[edit reason] no specifics please, see terms of service [/edit]

11:26 pm on Feb 19, 2008 (gmt 0)

10+ Year Member



Don’t know if this is related or not? Seeing this new today never seen it before /cgi-bin/axs/');

'); at the end of /cgi-bin/axs/

And nothing after that. Maybe just a fluke not many hits from it
Just wondering if anyone else has the same string?
Brad

2:31 pm on Feb 28, 2008 (gmt 0)

10+ Year Member



May have spoken too soon :(

A couple of quiet weeks but now it looks like the dodgy 'outgoing link' attackers are back!

11:17 pm on Feb 28, 2008 (gmt 0)

10+ Year Member



Yep I see them also
They are back
7:03 am on Feb 29, 2008 (gmt 0)

5+ Year Member



And here too. :(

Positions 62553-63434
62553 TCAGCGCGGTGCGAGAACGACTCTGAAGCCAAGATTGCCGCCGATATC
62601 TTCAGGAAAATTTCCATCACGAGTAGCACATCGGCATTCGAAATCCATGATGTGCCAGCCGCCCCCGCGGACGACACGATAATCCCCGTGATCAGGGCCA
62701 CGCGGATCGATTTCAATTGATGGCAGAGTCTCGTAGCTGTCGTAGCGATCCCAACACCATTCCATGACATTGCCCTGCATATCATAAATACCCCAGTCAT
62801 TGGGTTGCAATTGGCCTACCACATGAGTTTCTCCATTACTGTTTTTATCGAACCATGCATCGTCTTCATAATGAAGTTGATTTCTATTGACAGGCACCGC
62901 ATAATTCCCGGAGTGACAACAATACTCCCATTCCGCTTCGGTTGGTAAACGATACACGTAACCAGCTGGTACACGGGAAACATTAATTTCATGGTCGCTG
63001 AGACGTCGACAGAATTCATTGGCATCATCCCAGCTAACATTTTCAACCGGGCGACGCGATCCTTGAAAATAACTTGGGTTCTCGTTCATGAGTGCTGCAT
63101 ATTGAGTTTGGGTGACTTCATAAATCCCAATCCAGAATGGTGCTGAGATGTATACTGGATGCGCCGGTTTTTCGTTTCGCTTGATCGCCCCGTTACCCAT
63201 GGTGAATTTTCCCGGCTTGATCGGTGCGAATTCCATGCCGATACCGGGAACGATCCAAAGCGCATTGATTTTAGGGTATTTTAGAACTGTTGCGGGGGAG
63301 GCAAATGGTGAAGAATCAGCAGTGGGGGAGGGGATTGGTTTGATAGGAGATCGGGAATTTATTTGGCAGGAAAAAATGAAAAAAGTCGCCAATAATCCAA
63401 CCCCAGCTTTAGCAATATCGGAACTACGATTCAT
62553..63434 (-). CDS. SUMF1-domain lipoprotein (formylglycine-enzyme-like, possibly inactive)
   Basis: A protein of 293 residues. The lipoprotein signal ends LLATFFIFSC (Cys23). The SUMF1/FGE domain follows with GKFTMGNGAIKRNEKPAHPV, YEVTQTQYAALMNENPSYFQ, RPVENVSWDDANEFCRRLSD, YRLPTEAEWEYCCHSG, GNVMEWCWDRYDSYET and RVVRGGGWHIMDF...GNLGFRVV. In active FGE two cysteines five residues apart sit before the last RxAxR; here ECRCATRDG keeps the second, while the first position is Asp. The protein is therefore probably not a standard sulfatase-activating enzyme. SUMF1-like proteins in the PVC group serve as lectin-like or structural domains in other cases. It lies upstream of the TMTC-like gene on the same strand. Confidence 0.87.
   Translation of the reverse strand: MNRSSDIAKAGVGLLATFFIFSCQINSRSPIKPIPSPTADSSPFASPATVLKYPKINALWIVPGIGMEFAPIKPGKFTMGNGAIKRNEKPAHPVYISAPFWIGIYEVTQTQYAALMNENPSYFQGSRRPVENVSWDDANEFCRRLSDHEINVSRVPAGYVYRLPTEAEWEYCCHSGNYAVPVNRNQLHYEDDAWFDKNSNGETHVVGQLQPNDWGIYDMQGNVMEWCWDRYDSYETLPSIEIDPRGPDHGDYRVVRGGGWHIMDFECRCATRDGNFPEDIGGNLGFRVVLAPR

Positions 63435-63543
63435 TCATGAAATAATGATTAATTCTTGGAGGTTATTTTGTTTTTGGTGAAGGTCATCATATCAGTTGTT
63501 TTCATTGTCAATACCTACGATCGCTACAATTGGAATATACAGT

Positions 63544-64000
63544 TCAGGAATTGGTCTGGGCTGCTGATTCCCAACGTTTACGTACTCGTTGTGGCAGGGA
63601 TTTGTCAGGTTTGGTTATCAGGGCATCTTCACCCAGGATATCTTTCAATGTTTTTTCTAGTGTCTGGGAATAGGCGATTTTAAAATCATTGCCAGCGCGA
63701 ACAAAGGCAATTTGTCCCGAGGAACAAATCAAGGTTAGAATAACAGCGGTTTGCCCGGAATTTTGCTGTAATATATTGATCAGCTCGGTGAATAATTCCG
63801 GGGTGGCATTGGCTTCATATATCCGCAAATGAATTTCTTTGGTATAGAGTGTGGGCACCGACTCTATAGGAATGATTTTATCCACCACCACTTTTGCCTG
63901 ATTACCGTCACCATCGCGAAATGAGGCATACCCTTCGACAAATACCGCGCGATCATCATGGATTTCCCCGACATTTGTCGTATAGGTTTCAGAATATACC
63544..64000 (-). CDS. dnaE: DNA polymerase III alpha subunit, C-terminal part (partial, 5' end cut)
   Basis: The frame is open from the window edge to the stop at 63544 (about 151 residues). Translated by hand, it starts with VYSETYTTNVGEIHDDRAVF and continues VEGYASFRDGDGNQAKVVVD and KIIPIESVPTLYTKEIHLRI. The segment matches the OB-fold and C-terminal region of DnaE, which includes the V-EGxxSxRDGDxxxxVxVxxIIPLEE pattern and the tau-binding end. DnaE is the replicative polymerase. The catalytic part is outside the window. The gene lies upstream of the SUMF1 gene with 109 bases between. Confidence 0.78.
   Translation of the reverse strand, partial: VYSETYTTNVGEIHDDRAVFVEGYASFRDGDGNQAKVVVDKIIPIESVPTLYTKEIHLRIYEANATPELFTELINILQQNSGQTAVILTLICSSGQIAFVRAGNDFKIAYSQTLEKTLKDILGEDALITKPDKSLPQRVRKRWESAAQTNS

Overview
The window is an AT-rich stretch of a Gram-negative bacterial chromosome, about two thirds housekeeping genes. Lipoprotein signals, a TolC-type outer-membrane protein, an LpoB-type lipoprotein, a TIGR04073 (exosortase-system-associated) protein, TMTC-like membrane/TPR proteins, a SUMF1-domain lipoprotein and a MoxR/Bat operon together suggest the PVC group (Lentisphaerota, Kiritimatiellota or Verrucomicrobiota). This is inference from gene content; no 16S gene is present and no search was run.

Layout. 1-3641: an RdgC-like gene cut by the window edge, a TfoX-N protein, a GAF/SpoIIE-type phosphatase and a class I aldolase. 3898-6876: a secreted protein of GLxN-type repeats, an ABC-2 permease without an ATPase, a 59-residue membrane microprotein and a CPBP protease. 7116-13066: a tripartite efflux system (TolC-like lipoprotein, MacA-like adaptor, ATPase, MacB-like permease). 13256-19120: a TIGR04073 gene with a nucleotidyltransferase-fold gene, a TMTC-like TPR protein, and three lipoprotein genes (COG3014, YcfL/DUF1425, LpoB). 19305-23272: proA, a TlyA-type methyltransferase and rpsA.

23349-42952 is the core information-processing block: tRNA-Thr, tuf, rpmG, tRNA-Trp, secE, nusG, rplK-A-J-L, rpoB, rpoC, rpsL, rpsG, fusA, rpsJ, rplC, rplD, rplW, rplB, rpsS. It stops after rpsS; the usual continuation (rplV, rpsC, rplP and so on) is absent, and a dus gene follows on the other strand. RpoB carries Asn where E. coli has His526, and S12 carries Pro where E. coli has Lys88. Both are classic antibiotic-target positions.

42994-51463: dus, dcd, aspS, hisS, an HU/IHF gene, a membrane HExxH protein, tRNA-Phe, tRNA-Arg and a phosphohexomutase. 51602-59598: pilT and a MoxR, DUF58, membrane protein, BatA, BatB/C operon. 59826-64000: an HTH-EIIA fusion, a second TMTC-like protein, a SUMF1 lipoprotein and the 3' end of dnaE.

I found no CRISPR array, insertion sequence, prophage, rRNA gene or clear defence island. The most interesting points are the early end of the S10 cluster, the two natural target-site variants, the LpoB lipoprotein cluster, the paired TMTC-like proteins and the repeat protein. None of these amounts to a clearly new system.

2:36 pm on Mar 5, 2008 (gmt 0)

10+ Year Member



Anyone here any good with .htaccess ?

I've found this code (pasted below) but as it acts on the 'HTTP_REFERER' I guess that's no good.
I want to stop my out-going links being hijacked with this spam. Any idea if .htaccess is able to control this? If I could put legitimate out-going sites in .htaccess and bin the rest perhaps?

I can see this 'log spam' listed on 1000's of sites so I can see lots of people are being hit with the same problem (sorry my Google link has been removed from my earlier post so it's a bit hard for others having this problem to find this thread).

I see this type of thing in my logs (I've removed specifics as requested):

was redirected to http%3A%2F%2Fwww.dodgy-site-name.com%2Fadmin%2Fcorreo%2Fenaq%2Fecib%2F

Any ideas?

.htaccess code - can somthing similar be used to filter out-going links?